The Holmes D35 (NBR Class N) 4-4-0 Locomotives

D35 No. 1434 assisting a goods train (tender first) near Ferry Hills in about 1920

The North British Railway (NBR) Class N (LNER D35) locomotives were designed by Holmes specifically for the West Highland Railway which opened in 1894. Two batches of six were built in 1894, and would appear to have been initially sufficient for the West Highland Railway. They were followed by two more batches in 1896, resulting in twenty four locomotives in total. The D35's association with the West Highland line led to them being known as the "West Highland bogies".

Unusually for a Holmes 4-4-0, the reversing gear was operated by a lever, instead of a vertical screw. Steam heating apparatus were installed on all of the D35s, but connections were only provided at the tender end.

Unlike Holmes' other 4-4-0 designs, the D35s were poor performers and had a poor reputation. The chief complaint was the lack of adhesion. Reid attempted to correct these problems with a major rebuild of No. 695 in 1919. The results of this rebuilding did not justify the cost, and no further locomotives were rebuilt. No. 695 was given the new classification of NBR Class L (LNER D36).

Most of the D35s were initially allocated to the West Highland line. Engines were typically allocated to Cowlairs and Fort William. After the Mallaig extension was opened in 1901, a D35 was usually allocated to Mallaig as well. The D35s were also used on local services around Glasgow and Clydeside, including workmen's trains, residential traffic, and cattle specials. By about 1905, the D35s were displaced from the West Highland line by more powerful 4-4-0s. New duties in this time period included stopping trains from Glasgow to Edinburgh, and pilot duties at Galashiels. By World War One, many of the D35s were used for pilot duties at such places as Duddington, Dunbar, and Inverkeithing.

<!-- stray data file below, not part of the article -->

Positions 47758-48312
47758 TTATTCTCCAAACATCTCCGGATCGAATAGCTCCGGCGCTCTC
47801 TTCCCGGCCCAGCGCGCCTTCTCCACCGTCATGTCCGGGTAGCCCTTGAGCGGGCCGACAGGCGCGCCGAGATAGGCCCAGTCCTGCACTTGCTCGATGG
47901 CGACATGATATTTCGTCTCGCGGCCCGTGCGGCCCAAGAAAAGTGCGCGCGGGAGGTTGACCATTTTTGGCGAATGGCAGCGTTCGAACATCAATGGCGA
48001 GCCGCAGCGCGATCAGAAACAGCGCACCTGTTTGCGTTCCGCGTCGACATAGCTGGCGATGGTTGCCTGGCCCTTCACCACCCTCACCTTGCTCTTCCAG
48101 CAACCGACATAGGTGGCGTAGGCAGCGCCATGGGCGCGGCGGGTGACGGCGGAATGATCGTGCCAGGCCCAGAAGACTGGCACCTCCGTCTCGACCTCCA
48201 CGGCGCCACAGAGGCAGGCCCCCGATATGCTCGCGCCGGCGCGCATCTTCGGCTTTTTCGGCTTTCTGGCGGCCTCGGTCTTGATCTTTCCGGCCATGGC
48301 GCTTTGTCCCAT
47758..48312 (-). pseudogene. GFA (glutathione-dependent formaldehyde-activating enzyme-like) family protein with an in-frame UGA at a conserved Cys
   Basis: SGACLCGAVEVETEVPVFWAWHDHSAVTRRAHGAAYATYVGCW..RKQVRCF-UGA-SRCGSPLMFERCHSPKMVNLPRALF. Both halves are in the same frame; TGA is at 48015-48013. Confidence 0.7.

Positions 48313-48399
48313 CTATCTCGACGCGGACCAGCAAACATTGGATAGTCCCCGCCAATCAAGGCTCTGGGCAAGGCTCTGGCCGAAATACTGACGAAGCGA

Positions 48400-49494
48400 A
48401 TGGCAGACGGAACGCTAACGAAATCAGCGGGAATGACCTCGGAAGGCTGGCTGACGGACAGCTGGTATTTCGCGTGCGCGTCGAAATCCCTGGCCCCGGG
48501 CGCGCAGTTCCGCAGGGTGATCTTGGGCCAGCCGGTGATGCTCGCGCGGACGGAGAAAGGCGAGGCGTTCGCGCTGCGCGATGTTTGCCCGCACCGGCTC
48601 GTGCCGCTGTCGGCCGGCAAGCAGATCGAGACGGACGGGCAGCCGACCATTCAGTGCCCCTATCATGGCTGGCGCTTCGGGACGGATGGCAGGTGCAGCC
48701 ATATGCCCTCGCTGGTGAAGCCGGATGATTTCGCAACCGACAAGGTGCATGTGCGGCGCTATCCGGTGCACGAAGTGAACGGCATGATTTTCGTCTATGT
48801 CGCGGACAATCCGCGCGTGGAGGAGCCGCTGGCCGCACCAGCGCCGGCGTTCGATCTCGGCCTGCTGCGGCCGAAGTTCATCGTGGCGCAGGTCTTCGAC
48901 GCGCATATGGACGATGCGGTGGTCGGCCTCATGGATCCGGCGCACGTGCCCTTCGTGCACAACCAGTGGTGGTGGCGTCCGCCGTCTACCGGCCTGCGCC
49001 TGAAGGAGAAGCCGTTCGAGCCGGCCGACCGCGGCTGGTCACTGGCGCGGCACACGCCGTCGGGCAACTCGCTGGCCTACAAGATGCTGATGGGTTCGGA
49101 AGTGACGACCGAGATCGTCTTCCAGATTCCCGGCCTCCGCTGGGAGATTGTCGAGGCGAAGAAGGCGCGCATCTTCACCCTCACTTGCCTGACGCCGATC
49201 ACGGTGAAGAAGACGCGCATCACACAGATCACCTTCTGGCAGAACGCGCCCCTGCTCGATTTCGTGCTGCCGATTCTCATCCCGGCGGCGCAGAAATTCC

The failure of No. 695's rebuild in 1919 led to the immediate and rapid withdrawal of the D35s. Seven engines survived into LNER ownership, but the rapid withdrawal programme continued and last D35 was withdrawn in 1924. Final LNER allocations were Dunfermline (Inverkeithing pilot), Haymarket, Eastfield (local passenger services), and Bathgate (stopping trains to Edinburgh).

Technical Details

Cylinders (x2): (inside) 18x24in.
Motion: Stephenson
Valves: slide
Boiler: Max. Diameter: 4ft 6.25in
Pressure: 150psi
Heating Surface: Total: 1235.13 sq.ft.
Firebox: 104.72 sq.ft.
Tubes: 1130.41 sq.ft. (236x 1.75in)
Grate Area: 17 sq.ft.
Wheels: Leading: 3ft 6in
Coupled: 5ft 7in
Tender: 4ft 0in
Tractive Effort: (@ 85% boiler pressure) 14,798lb
Wheelbase: Total: 42ft 6in
Engine: 21ft 3in
Tender: 12ft 0in
Weight (full): Total: 75 tons 6cwt
Engine: 43 tons 6cwt
Tender: 32 tons 0cwt
Max. Axle Load: 43 tons 6cwt


The last D35 was withdrawn in 1924, and none have survived into preservation.


Connoisseur Models produce a brass kit of the D35 for O gauge (7mm scale).